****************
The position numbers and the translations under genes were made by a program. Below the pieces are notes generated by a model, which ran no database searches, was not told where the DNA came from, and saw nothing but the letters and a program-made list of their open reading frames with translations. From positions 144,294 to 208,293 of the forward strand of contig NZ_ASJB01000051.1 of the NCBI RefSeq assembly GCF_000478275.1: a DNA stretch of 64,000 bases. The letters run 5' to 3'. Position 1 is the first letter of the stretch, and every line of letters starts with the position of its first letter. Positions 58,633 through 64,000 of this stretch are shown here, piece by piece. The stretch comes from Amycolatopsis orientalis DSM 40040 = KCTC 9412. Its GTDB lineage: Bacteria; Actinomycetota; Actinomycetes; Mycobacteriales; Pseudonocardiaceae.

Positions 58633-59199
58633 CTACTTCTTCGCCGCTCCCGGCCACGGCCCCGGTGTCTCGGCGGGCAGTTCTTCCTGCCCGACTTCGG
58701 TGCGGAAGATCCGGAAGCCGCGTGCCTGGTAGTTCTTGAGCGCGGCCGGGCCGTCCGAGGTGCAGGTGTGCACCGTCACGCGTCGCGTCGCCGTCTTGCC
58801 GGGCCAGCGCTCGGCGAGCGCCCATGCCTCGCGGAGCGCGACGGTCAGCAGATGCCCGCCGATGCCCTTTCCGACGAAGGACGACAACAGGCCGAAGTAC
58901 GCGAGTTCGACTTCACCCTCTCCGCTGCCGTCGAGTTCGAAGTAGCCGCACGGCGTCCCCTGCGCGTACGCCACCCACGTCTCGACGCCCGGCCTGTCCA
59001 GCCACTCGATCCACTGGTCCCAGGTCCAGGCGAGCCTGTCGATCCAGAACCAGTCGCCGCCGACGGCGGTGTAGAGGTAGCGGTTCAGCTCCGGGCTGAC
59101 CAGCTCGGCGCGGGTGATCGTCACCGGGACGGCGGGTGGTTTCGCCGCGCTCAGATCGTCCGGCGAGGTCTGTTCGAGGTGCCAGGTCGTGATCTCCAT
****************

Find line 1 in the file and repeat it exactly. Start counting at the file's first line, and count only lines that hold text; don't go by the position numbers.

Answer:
The position numbers and the translations under genes were made by a program. Below the pieces are notes generated by a model, which ran no database searches, was not told where the DNA came from, and saw nothing but the letters and a program-made list of their open reading frames with translations. From positions 144,294 to 208,293 of the forward strand of contig NZ_ASJB01000051.1 of the NCBI RefSeq assembly GCF_000478275.1: a DNA stretch of 64,000 bases. The letters run 5' to 3'. Position 1 is the first letter of the stretch, and every line of letters starts with the position of its first letter. Positions 58,633 through 64,000 of this stretch are shown here, piece by piece. The stretch comes from Amycolatopsis orientalis DSM 40040 = KCTC 9412. Its GTDB lineage: Bacteria; Actinomycetota; Actinomycetes; Mycobacteriales; Pseudonocardiaceae.